In the absence of openly-LGBT sportspersons, LGBT-focused leagues and events have been created since the late 1970s. One of the earliest-recorded gay sports event organizing committees is the Federation of Gay Games (initially known as the United States Gay Olympics Committee), which was established in 1980 by Tom Waddell, Mark Brown and Paul Mart to organize the first Gay Games (1982) in San Francisco; another organization, Apollo - Friends in Sports, was established in 1981 to organize the Western Cup, a multi-sport event for gay and lesbian athletes in Calgary, Alberta. By 1989, the European Gay and Lesbian Sport Federation was formed to organize the EuroGames for LGBT athletes in Europe.

In 2006, a schism occurred between the Federation of Gay Games and the Montreal organizing committee for the Gay Games, leading to the Montreal committee organizing a rival multi-sports event, the World Outgames, which continues to the present. The sponsoring organization for the Outgames, the Gay and Lesbian International Sport Association, has also organized smaller, regional multi-sports events, including the North American and Asia-Pacific Outgames.

Various international LGBT sport-specific organizations have been established as well since the 1970s.


The Sydney Convicts RFC were launched in 2004 as Australia's first gay rugby union team.


Canada boasts a large LGBT sport community, having hosted the inaugural World OutGames. Local organizations like Équipe Montréal,[19] OutSport Toronto and Team Vancouver[20] represent LGBT sport within their respective cities.

In December 2013, The 519 received Toronto City Council approval to build a sport and recreation centre focused on sport inclusion. Once built, the new centre will provide a home to Toronto's over 6,000 LGBT sport participants.[21]

France teams

Paris Foot Gay was established in 2003.


The first gay rugby team in Ireland, Emerald Warriors RFC, was established in 2003.

United Kingdom

The first openly-gay football team formed in the United Kingdom is Stonewall F.C., which was formed in 1991. The next year, Gay Football Supporters Network was formed; a GFSN National League was formed 2002 among GFSN members who wanted to participate in amateur competition as well as support major professional teams.

The first openly-gay rugby team in the world, the Kings Cross Steelers, was formed in 1995 in London. The first openly-gay rugby team in Northern Ireland, the Ulster Titans, was formed in 2007, and the first Scottish gay rugby team, the Caledonian Thebans RFC, was formed in 2002.

In 1996, Grace's Cricket Club was organized as the first gay cricket club in the world.

Ishigaki Ju Jitsu Club began in 1994 and pride's itself on being the "Only LGBT Ju Jitsu Club in the World'.

The first decade of the 21st century saw two high-profile Welsh rugby union figures come out while active. First, in 2007, international referee Nigel Owens came out.[22] Then, in 2009, Gareth Thomas, at the time the country's most-capped player (and later a rugby league international), came out. Thomas was believed to be the first professional male player in a team sport to come out while active.[23]

United States teams

In 1974, the LA Pool League was established as the first gay competitive pool league in the United States.

The Big Apple Softball League (initially known as the Manhattan Community Athletic Association) was initially formed in 1977 for gay softball players in the New York City area. That same year, the North American Gay Amateur Athletic Alliance was formed for future gay softball teams.

In 1978, the Los Angeles Tennis Association was established.


The New York Ramblers was started in 1980 when an ad was placed in the Village Voice to gay men who wanted to play soccer as a team called the Rambles.

In 1980, the International Gay Bowling Organization (IGBO) was formed.

In 1981, the Gay and Lesbian Tennis Alliance was formed.

In 1982, the West Hollywood Aquatics was formed as a swim and water polo team. That same year, the West Hollywood Wrestling Club was organized as the first gay competitive wrestling team in the United States.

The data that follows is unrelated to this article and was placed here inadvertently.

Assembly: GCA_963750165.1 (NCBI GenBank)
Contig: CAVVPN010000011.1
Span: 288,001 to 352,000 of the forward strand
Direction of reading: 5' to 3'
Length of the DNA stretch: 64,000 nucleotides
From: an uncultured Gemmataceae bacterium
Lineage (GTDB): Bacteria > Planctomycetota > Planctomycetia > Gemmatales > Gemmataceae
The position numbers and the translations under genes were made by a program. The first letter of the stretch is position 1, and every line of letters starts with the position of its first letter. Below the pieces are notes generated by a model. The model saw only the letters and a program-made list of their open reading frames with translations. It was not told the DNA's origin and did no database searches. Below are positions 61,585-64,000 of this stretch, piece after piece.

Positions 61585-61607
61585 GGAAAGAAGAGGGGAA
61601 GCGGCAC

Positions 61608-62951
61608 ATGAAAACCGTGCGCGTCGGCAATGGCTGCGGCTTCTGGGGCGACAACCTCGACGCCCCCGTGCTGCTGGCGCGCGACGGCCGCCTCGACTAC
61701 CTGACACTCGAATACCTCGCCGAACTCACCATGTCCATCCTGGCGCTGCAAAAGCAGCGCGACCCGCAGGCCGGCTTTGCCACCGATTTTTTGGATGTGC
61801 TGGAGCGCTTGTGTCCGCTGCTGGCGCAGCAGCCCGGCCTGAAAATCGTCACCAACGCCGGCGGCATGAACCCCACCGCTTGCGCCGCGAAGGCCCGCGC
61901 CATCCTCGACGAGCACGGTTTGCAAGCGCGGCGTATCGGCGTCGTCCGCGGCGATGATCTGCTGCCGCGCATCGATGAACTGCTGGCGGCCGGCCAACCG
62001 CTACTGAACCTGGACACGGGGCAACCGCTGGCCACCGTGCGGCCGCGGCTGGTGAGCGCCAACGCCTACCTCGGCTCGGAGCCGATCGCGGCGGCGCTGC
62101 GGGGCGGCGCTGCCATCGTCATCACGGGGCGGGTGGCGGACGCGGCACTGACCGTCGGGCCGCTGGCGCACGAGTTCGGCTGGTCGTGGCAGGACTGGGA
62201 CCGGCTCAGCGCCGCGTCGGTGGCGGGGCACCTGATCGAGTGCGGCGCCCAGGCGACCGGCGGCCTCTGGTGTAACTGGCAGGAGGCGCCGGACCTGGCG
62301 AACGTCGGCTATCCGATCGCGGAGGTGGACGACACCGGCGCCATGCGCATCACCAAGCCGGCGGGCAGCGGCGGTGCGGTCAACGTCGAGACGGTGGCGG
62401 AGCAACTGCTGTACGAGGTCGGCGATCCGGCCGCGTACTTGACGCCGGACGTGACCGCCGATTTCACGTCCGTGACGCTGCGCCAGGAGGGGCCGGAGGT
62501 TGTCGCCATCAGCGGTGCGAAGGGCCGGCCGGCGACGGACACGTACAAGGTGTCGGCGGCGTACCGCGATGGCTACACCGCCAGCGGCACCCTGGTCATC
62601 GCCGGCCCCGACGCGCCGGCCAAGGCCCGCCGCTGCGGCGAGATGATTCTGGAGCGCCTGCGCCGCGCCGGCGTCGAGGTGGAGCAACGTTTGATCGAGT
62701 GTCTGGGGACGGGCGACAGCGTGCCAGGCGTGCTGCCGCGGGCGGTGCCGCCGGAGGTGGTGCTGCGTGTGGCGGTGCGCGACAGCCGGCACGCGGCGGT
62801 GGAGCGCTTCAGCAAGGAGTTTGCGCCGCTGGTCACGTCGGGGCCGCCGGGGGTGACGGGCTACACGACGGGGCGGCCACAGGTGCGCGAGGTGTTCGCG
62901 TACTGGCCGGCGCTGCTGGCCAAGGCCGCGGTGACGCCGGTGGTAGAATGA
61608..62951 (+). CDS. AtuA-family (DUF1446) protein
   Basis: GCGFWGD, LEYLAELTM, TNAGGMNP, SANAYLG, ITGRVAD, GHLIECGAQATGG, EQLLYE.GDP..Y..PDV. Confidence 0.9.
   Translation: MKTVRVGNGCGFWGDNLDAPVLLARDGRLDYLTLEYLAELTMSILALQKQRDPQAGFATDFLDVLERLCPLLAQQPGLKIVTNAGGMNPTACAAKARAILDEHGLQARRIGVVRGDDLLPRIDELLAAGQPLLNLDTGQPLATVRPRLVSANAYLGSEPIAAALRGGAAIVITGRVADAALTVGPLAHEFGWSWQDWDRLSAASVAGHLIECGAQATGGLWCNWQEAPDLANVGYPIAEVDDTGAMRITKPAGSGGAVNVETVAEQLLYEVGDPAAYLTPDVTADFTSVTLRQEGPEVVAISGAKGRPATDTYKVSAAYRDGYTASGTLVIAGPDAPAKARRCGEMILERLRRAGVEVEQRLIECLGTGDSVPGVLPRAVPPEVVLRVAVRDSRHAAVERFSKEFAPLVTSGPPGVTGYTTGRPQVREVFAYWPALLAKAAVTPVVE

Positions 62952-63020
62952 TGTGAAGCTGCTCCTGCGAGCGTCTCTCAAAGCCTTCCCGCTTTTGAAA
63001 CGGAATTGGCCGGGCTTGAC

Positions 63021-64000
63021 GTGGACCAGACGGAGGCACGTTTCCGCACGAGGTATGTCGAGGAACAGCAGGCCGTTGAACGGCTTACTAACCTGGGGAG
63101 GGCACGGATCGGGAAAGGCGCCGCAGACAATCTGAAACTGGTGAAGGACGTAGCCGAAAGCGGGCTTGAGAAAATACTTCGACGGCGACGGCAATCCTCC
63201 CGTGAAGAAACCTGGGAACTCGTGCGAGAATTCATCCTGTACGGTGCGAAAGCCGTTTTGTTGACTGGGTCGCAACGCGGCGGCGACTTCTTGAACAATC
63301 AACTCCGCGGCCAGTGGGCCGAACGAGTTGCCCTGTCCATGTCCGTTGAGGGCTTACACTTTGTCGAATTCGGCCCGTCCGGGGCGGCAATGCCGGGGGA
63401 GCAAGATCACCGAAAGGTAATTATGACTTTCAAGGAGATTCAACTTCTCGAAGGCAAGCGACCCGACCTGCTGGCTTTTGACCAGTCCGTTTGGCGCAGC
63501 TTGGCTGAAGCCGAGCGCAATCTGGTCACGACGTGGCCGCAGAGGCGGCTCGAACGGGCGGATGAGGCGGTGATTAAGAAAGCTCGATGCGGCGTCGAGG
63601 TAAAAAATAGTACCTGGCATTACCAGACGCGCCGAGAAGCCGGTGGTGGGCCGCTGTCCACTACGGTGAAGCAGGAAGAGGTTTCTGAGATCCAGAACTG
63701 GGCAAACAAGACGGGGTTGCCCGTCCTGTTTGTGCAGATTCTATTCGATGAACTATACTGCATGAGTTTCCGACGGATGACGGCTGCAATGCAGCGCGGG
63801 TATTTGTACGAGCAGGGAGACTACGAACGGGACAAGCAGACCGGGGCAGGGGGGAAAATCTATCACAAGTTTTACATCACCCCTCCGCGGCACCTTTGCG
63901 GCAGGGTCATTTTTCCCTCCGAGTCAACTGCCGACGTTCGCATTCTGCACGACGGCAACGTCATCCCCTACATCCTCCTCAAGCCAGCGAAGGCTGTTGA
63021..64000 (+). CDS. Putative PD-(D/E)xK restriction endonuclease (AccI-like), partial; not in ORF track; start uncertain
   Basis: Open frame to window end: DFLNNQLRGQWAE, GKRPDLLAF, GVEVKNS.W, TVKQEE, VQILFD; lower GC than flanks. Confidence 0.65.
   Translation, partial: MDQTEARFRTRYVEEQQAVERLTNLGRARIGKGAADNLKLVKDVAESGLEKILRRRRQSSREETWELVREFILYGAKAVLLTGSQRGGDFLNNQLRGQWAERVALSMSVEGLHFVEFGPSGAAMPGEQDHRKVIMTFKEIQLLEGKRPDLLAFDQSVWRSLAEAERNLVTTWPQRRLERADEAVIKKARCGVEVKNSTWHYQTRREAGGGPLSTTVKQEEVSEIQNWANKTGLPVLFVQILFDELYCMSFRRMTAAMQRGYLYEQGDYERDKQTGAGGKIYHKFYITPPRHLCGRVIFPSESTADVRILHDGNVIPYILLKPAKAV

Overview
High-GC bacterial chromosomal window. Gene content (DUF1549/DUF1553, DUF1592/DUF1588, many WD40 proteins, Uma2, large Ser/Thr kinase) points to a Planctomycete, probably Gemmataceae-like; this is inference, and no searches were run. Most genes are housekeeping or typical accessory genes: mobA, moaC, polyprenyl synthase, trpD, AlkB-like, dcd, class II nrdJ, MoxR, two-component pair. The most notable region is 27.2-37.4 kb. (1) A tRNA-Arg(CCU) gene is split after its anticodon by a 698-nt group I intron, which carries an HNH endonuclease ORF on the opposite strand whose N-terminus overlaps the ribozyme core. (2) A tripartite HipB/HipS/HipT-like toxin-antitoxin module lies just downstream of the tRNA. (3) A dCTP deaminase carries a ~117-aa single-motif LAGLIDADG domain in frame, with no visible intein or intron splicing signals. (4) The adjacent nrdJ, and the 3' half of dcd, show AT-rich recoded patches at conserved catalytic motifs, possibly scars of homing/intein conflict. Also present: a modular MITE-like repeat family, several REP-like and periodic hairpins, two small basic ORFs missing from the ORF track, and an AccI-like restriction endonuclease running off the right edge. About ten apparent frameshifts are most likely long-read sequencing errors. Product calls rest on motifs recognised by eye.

In 1985, the Los Angeles Blades was organized as the first gay hockey team in the United States.

In 1986, following the second Gay Games, Tony Jasinski organized the San Francisco Gay Basketball Association by organizing basketball games at the Hamilton United Methodist Church's Earl Paltenghi Youth Center Gymnasium.


In 1998, the Washington Renegades RFC was formed as the first gay rugby team in the United States.

In 1999, the New York City Gay Hockey Association was organized.


In 2013, soccer's Robbie Rogers and basketball’s Jason Collins each publicly announced their homosexuality.[24]

See also


  1. ^ LZ Granderson (October 28, 2008). "Three-time MVP 'tired of having to hide my feelings'". ESPN The Magazine. Retrieved 2008-12-11. 
  2. ^ The Legacy of Billie Jean King, an Athlete Who Demanded Equal Play
  3. ^ Bugg, Sean (May 15, 2003). "Out of the Park: Former pro-baseball player Billy Bean pursues a new field of dreams". Metro Weekly. Retrieved June 11, 2014. 
  4. ^ "The brief history of gay athletes". 1998-12-18. Retrieved 2012-10-09. 
  5. ^[dead link]
  6. ^ "Welcome to "The Games that Change the World" - Federation of Gay Games". Retrieved 2012-10-09. 
  7. ^ Wilkinson & Pearson 2009 (
  8. ^ "Heteronormative". Oxford University Press. Retrieved 24 October 2013. 
  9. ^
  10. ^ A. KRÜGER (1999). The Homosexual and Homoerotic in Sport, in: James RIORDAN & Arnd KRÜGER (eds.): The International Politics of Sport in the 20th Century. London: Routledge, pp.191 – 216. ISBN 0-419-21160-8
  11. ^ "Donnelly and Young (1988) The construction and confirmation of identity in sport subcultures". Retrieved 2012-10-09. 
  12. ^ In the Game: Gay Athletes and the Cult of Masculinity - Eric Anderson - Google Books. Retrieved 2012-10-09. 
  13. ^ "John Amaechi: changing the way sport reporters examine gay athletes". J Homosex 56 (7): 799–818. 2009. PMID 19802757. doi:10.1080/00918360903187788. 
  14. ^ "Taylor Claims Gay Issue Not Easy For Stars". The Independent (London). 12 February 2010. 
  15. ^ "NCLR: issues & cases > sports > sports project overview". Retrieved 2012-10-09. 
  16. ^ Aalai, Azadeh. "Why Athletes' Coming Out Matters". Psychology Today. Retrieved 24 October 2013. 
  17. ^ "Group says Penn State coach biased - Women's College Basketball - ESPN". 2005-10-11. Retrieved 2012-10-09. 
  18. ^ [1][dead link]
  19. ^
  20. ^
  21. ^
  22. ^ Bevan, Nathan (2007-05-20). "Ref's gay torment". Wales on Sunday. Retrieved 16 July 2007. 
  23. ^ Smith, Gary (3 May 2010). "Gareth Thomas... The Only Openly Gay Male Athlete". Sports Illustrated. Retrieved 12 June 2010. 
  24. ^ Slater, J. (September 17, 2013). "Openly Gay Male Athletes Jason Collins, Robbie Rogers, and Orlando Cruz struggling for impact". The Huffington Post.